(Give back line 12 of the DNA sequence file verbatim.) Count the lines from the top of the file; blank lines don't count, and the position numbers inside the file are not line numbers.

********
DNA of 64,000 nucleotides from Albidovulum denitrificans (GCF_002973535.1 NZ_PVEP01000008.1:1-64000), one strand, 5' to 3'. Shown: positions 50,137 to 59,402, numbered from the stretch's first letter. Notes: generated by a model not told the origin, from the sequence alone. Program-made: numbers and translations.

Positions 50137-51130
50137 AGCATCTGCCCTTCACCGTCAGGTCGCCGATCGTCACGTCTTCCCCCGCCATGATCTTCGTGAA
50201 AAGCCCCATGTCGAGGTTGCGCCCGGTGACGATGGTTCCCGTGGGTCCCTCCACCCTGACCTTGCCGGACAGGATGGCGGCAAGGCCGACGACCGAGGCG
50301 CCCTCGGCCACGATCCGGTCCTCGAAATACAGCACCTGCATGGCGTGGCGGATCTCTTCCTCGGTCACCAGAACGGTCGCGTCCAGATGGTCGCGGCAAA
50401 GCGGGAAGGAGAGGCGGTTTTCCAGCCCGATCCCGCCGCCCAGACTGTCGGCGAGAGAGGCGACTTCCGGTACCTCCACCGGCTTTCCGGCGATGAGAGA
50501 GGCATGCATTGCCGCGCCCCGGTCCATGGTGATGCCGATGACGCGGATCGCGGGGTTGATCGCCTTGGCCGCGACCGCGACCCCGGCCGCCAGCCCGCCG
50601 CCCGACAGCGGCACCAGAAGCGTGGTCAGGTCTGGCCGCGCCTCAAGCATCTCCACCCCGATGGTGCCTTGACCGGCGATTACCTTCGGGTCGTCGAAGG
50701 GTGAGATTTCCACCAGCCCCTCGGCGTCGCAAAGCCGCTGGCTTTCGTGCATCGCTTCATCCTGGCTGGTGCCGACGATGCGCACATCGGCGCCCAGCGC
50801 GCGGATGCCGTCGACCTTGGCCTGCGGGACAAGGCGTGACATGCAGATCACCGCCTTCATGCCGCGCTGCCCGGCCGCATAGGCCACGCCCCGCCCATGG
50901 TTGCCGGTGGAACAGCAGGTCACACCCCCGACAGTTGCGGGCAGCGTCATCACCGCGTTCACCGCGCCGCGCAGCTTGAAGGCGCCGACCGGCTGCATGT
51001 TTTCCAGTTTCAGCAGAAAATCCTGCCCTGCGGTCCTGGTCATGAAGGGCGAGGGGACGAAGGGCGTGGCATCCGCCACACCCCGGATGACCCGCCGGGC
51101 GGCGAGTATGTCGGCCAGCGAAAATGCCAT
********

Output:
51001 TTTCCAGTTTCAGCAGAAAATCCTGCCCTGCGGTCCTGGTCATGAAGGGCGAGGGGACGAAGGGCGTGGCATCCGCCACACCCCGGATGACCCGCCGGGC